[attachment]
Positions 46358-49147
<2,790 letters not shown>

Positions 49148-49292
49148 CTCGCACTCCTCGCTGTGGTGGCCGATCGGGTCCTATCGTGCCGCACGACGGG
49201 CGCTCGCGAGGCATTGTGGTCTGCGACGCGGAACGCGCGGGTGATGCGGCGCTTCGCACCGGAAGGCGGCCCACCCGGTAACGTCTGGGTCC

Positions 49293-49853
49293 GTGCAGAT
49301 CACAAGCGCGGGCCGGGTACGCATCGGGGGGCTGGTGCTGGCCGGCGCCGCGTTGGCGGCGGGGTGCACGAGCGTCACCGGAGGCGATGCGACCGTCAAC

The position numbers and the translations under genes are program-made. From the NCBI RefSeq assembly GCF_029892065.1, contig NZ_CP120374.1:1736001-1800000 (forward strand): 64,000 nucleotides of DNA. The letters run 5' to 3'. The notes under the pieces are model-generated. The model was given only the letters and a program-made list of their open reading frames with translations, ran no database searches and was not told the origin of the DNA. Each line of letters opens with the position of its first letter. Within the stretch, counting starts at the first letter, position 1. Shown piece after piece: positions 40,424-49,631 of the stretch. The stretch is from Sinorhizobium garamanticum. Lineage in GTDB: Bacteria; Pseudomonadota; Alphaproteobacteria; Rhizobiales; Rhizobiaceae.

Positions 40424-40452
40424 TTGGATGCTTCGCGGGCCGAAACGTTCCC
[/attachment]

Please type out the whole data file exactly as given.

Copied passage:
Positions 46358-49147
<2,790 letters not shown>

Positions 49148-49292
49148 CTCGCACTCCTCGCTGTGGTGGCCGATCGGGTCCTATCGTGCCGCACGACGGG
49201 CGCTCGCGAGGCATTGTGGTCTGCGACGCGGAACGCGCGGGTGATGCGGCGCTTCGCACCGGAAGGCGGCCCACCCGGTAACGTCTGGGTCC

Positions 49293-49853
49293 GTGCAGAT
49301 CACAAGCGCGGGCCGGGTACGCATCGGGGGGCTGGTGCTGGCCGGCGCCGCGTTGGCGGCGGGGTGCACGAGCGTCACCGGAGGCGATGCGACCGTCAAC

The position numbers and the translations under genes are program-made. From the NCBI RefSeq assembly GCF_029892065.1, contig NZ_CP120374.1:1736001-1800000 (forward strand): 64,000 nucleotides of DNA. The letters run 5' to 3'. The notes under the pieces are model-generated. The model was given only the letters and a program-made list of their open reading frames with translations, ran no database searches and was not told the origin of the DNA. Each line of letters opens with the position of its first letter. Within the stretch, counting starts at the first letter, position 1. Shown piece after piece: positions 40,424-49,631 of the stretch. The stretch is from Sinorhizobium garamanticum. Lineage in GTDB: Bacteria; Pseudomonadota; Alphaproteobacteria; Rhizobiales; Rhizobiaceae.

Positions 40424-40452
40424 TTGGATGCTTCGCGGGCCGAAACGTTCCC